David Witte drove all night to join hundreds of fellow casino dealers in Hartford. But he wasn’t interested in Connecticut. His final goal was Florida.
The riverboat casino dealer from Indiana traveled 14 hours to the Connecticut Convention Center to interview for a job with the Seminole Hard Rock casinos Tuesday morning.
„Seven hundred ninety-three miles, to be exact,“ Witte, 41, said between drags on a cigarette.
The Seminole Tribe has come north this week, meeting with casino dealers Tuesday and again today at the convention center. Most of the card-handlers there Tuesday were dealers from Foxwoods Resort Casino and Mohegan Sun, greeting each other as they waited for their turn at the interview tables.
Once a novelty profession, casino dealing is becoming a recognized career as gambling grows throughout the country. As the Seminole job fair shows, there’s a growing demand for dealers — and wide interest in the job brings out many applicants.
The Seminoles want 3,650 experienced dealers for their Florida casinos, not novices with potential, as Foxwoods and Mohegan Sun often hire. And not just any experience: Applicants had to have at least two years of floor work and proven skills in specific games, including pai gow, popular with Asian bettors, said Dawn Neils, corporate representative for Seminole Hard Rock.
Preparing to launch the first table games in Florida later this year, the Seminole Tribe — which bought the whole Hard Rock chain last year — picked Connecticut as fertile ground. There are 4,700 dealers at Foxwoods Resort Casino and Mohegan Sun.
On Tuesday, a meeting room at the convention center operated like a human resources triage center. Black curtains created makeshift offices for Hard Rock managers to interview candidates. Those who drew interest progressed from cloth room to cloth room and ended with fingerprinting. Employees were recommend for hire pending background checks and other final steps.
Dealers compared notes on how far they progressed. One husband and wife, who both work at Mohegan Sun, said they were already planning to move after they received positive recommendations. They added that they like their present employer, but not Connecticut weather.
Others, who deal plenty of games but not all of the ones the Seminoles were looking for, had no such luck.
Besides Connecticut, the Seminole Hard Rock casinos are holding job fairs in Mississippi, Atlantic City and, possibly, Las Vegas.
Witte, a dealer at the Argosy Casino riverboat outside of Cincinnati, was interviewing for the same reason as many of the Foxwoods and Mohegan Sun dealers: the chance for higher pay, a new adventure, maybe a lower cost of living — and clearly better weather.
The Hartford day was gray as rain trickled down the convention center windows.
„There is not much we can do about 70 degrees and sunny in January,“ said Mitchell Etess, president and chief executive officer of Mohegan Sun.
Etess said he understands the recruitment game and isn’t upset that the Seminoles are doing what Mohegan Sun and Foxwoods have done in Atlantic City, Puerto Rico and elsewhere.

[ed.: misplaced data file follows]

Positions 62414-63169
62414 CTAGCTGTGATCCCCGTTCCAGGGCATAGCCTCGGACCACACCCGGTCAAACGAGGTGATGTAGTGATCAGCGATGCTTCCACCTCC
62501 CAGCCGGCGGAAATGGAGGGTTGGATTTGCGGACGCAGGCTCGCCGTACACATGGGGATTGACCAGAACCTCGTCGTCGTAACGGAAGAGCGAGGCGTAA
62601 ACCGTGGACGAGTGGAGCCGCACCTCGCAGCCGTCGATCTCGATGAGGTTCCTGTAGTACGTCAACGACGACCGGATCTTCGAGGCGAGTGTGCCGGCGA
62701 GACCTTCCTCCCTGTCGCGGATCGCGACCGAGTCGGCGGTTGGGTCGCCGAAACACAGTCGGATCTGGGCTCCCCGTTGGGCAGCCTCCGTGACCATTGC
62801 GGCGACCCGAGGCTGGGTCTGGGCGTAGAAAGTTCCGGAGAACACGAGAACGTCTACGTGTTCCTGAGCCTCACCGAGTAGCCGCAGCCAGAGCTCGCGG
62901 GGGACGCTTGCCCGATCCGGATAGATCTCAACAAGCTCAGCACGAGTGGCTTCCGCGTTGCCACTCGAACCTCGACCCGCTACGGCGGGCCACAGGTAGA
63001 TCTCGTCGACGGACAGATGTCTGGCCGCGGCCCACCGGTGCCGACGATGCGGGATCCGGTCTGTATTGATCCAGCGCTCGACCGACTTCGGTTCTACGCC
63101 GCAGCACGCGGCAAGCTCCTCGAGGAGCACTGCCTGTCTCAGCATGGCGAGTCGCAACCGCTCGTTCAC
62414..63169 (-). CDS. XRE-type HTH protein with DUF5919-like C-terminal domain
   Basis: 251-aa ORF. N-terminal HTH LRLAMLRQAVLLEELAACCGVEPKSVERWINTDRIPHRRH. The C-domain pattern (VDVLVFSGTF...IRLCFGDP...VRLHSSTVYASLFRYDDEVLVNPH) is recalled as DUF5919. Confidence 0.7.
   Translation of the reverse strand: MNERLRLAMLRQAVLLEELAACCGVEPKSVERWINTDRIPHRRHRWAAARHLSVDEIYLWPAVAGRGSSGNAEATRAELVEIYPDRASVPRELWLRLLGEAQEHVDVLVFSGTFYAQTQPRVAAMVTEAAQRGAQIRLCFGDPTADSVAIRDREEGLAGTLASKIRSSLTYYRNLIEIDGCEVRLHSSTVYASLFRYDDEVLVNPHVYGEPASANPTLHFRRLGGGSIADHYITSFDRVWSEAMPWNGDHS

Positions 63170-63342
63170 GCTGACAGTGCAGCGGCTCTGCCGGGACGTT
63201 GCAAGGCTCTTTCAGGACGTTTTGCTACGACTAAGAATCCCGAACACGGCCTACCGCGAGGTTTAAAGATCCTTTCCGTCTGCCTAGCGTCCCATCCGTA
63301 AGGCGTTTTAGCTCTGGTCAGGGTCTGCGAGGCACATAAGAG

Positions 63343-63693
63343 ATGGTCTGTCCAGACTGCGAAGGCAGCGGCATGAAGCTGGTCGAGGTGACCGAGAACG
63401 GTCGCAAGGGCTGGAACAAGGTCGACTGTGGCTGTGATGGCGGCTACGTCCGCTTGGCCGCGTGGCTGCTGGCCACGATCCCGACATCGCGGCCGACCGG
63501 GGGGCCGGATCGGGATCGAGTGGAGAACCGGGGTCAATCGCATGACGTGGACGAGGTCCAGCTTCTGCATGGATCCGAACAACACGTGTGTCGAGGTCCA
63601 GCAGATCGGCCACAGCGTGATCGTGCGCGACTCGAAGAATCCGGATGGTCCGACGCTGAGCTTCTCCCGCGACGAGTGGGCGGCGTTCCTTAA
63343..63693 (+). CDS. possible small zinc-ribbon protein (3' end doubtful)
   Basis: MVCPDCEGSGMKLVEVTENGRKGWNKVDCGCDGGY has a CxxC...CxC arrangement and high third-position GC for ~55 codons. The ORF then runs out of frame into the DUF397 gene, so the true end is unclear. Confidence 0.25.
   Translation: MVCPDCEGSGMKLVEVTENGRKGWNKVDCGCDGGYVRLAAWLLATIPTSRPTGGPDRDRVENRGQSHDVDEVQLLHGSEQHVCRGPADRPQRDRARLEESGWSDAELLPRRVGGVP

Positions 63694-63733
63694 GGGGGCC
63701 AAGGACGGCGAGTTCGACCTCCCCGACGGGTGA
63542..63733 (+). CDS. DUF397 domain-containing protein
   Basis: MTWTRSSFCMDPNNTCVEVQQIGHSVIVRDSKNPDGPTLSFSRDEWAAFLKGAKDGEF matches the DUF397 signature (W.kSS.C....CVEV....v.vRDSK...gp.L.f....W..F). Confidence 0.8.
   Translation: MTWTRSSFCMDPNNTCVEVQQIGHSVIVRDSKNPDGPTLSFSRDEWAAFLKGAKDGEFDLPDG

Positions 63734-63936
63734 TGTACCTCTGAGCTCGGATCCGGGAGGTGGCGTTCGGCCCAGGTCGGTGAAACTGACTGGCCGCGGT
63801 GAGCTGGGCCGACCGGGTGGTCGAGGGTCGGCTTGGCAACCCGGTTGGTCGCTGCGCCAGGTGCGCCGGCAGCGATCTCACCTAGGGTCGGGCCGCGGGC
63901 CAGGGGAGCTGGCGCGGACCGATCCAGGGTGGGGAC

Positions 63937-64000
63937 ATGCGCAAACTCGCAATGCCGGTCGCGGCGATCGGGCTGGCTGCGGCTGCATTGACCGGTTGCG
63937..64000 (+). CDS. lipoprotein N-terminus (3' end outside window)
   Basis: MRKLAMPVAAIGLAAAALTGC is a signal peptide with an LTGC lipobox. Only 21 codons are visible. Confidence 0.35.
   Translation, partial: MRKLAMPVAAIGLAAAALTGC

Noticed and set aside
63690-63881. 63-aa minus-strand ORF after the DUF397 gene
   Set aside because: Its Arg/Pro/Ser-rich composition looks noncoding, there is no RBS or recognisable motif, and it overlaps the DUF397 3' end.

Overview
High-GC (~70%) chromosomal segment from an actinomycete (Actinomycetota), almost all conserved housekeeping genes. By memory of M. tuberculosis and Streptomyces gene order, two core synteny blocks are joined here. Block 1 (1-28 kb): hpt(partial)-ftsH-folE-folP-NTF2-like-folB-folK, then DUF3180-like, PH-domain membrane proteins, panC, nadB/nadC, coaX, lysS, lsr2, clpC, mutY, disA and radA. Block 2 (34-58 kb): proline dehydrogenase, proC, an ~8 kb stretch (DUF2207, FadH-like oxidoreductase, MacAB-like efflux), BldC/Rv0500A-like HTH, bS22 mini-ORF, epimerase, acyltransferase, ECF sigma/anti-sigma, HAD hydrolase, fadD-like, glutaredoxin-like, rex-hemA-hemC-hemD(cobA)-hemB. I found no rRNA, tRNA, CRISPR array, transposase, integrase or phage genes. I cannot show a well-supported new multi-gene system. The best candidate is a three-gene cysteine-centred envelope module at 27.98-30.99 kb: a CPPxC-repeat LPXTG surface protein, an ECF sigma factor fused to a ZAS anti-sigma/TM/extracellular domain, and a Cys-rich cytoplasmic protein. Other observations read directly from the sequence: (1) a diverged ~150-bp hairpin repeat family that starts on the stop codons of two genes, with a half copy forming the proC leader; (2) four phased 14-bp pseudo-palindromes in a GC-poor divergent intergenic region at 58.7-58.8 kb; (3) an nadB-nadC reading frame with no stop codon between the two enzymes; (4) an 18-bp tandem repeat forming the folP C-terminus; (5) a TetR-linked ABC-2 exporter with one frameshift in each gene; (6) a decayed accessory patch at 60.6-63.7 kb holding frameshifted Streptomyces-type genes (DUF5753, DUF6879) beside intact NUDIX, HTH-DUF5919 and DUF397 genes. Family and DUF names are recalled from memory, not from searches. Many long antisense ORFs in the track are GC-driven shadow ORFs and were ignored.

„If you’re opening a helicopter factory in Florida, you might have done the same thing,“ Etess said, referring to another well-known Connecticut employer, Stratford-based Sikorsky Aircraft Corp.
His casino hasn’t had a hard time keeping the roughly 2,000 dealers it needs, and he isn’t worried about finding 250 more for an expansion set to open later this year.
At nearby Foxwoods, casino officials said it is finding plenty of interest in the more than 300 new full-time and part-time dealer positions it needs for the new MGM Grand casino opening in May.
The Seminoles and the Connecticut casinos declined to discuss how much money dealers make, but a letter circulated last fall by Foxwoods during its campaign to defeat a dealers‘ union said the average pay range is between USD 40,000 and USD 50,000 annually. That pay depends heavily on tips.
„Depending on where you are, the position can be a very nicely tipped [one],“ said Beth Deighan, president of New Jersey-based Casino Careers, a jobs website and executive search firm.
Connecticut’s casinos, also owned and operated by Indian tribes, tend to train most of their own dealers. They hire some experienced dealers, but most come from in-house dealer schools. Foxwoods is currently running an 11-week part-time program for new dealers it has selected.
Tribal gaming employment has grown by 17 percent in the past three years to 327,000 employees in 2006, said Alan Meister, an economist with Analysis Group, which conducts an annual study of Indian gaming. Non-tribal casinos have slightly more employees, and but are growing more slowly, an industry group said.
Casino officials said dealing can be an attractive career choice because of the pay, the chance to work around the world and the nature of the work. But it involves standing for extended periods, a certain amount of dexterity and often requires paying dues as a part-time dealer before going full-time with benefits.
For Witte, the ride back home may feel longer. He had recent experience dealing only one of the games the casino wanted: blackjack. The Hard Rock wanted experience in baccarat or pai gow as well.
On the way out, Witte said he had learned pai gow and planned to take a refresher course to continue his bid for a Florida job.
„I’m a patient person,“ he said.